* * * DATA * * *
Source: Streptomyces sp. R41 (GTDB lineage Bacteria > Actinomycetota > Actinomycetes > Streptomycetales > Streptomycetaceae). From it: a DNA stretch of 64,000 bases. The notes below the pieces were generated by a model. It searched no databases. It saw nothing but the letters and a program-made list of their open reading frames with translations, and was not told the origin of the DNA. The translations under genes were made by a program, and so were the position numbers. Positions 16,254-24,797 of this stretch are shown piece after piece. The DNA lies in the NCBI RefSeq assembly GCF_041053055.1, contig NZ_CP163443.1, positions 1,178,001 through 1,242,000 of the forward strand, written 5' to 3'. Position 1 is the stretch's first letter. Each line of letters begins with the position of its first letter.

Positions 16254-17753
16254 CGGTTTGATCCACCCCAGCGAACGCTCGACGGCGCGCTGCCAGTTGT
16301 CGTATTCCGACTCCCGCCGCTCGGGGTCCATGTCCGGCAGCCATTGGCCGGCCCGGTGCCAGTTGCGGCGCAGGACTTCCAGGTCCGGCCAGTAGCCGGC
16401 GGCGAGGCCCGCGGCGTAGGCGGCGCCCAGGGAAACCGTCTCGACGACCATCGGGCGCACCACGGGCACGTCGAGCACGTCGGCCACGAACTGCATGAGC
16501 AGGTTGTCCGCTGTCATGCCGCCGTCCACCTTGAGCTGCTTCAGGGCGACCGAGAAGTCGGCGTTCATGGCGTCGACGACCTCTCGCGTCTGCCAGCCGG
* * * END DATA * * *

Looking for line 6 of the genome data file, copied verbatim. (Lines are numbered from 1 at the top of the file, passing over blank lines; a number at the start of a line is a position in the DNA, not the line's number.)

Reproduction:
16501 AGGTTGTCCGCTGTCATGCCGCCGTCCACCTTGAGCTGCTTCAGGGCGACCGAGAAGTCGGCGTTCATGGCGTCGACGACCTCTCGCGTCTGCCAGCCGG